ST. LOUIS (KSDK) - It's called a major leap forward in the diagnosis of autism. Researchers found infants who later developed autism began spending less and less time looking at people's eyes between two and six months of age.
That's compared to babies who didn't develop autism. Those babies actually increased the amount of time spent looking at people's eyes until about 9 months old when it leveled off.
What is it about baby's eyes that seem to predict autism? Dr. John Constantino, director of the division of child and adolescent psychiatry at Washington University School of Medicine, joined us live on First @ 4 to explain, and to tell us about his local study tracking baby eye movement.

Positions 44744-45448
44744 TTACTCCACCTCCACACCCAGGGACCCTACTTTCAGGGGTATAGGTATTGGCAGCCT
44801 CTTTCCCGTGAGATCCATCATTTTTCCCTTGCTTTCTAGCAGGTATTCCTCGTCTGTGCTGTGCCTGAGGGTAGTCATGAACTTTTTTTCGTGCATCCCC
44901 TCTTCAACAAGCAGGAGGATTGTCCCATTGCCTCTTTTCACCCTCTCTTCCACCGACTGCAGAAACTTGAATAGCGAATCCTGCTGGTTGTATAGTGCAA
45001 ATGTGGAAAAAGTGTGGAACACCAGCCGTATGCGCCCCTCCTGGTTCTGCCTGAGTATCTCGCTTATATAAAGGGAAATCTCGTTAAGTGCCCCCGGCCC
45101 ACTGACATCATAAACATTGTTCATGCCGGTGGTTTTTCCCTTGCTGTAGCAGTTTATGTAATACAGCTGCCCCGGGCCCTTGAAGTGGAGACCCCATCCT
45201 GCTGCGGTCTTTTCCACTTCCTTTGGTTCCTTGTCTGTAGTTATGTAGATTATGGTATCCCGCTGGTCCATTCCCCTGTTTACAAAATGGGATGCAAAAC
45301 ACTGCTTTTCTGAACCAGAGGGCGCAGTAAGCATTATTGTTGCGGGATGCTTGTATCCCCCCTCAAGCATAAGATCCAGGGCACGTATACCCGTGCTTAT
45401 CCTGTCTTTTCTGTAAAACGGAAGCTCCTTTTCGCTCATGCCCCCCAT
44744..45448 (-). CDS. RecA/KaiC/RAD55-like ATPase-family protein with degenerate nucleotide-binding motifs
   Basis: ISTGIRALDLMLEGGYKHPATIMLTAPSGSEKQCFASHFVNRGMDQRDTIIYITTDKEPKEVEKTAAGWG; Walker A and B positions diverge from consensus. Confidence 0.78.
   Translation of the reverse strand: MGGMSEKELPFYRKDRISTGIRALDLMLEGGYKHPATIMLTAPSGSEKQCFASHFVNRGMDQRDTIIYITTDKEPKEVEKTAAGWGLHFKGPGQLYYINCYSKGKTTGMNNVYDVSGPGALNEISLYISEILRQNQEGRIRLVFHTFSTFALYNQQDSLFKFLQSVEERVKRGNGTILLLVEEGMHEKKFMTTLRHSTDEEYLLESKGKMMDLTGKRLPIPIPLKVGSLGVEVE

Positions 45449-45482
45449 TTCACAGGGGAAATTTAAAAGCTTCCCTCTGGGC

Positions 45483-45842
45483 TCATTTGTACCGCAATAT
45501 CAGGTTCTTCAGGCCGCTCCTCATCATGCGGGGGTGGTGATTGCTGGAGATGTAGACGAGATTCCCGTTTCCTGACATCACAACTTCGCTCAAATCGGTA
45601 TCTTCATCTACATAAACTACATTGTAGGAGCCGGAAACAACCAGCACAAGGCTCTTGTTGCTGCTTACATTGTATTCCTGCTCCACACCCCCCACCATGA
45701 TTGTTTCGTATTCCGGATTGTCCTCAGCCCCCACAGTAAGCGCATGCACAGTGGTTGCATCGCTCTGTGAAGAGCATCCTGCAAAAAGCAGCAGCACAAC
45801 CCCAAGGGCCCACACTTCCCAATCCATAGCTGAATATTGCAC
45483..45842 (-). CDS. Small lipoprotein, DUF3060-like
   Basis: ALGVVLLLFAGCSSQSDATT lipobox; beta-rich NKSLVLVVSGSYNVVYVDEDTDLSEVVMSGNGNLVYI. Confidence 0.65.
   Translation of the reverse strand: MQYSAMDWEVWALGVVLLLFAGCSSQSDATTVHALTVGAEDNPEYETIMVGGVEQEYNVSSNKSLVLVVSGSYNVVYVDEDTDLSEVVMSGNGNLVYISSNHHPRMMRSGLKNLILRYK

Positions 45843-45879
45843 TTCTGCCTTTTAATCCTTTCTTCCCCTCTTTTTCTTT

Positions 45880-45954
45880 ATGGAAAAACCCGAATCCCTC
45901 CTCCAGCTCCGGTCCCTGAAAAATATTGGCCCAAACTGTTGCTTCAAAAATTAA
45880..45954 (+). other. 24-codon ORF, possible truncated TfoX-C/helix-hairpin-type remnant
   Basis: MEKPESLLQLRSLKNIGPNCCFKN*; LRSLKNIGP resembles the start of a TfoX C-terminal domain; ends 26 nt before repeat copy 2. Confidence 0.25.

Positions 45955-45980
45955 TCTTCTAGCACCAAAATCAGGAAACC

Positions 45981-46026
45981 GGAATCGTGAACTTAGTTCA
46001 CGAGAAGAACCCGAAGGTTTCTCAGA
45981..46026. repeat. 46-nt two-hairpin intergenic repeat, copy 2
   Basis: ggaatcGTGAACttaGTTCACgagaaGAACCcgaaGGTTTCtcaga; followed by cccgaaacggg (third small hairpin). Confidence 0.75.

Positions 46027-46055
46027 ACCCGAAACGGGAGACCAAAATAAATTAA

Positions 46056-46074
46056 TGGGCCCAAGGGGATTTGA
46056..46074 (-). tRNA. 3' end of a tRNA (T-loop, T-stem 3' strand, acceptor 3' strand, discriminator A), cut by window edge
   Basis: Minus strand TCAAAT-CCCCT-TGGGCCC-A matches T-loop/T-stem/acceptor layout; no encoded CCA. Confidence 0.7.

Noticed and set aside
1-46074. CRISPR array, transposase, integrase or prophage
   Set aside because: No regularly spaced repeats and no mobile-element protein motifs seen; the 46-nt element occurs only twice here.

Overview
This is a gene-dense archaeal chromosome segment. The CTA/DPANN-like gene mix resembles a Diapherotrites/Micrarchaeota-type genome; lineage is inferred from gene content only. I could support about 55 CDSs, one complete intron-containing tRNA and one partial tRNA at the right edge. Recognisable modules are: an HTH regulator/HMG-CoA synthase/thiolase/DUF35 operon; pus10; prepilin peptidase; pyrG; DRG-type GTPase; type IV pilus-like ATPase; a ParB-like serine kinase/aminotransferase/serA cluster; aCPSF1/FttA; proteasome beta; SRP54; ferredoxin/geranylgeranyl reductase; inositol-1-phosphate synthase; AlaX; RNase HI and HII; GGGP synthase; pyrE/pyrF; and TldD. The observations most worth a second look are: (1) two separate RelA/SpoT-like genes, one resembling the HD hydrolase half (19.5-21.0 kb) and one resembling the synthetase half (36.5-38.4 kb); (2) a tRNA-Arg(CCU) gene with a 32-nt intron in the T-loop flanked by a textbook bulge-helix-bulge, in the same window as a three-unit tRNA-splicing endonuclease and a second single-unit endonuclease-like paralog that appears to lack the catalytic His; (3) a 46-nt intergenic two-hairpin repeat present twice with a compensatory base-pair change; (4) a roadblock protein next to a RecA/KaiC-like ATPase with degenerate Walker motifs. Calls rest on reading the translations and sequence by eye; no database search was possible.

Click the video player above to hear what he had to say.
For more information, or to enroll in Dr. Constantino's study, please call Teddi Gray at 314-286-0068 or toll free at 1-877-684-9279.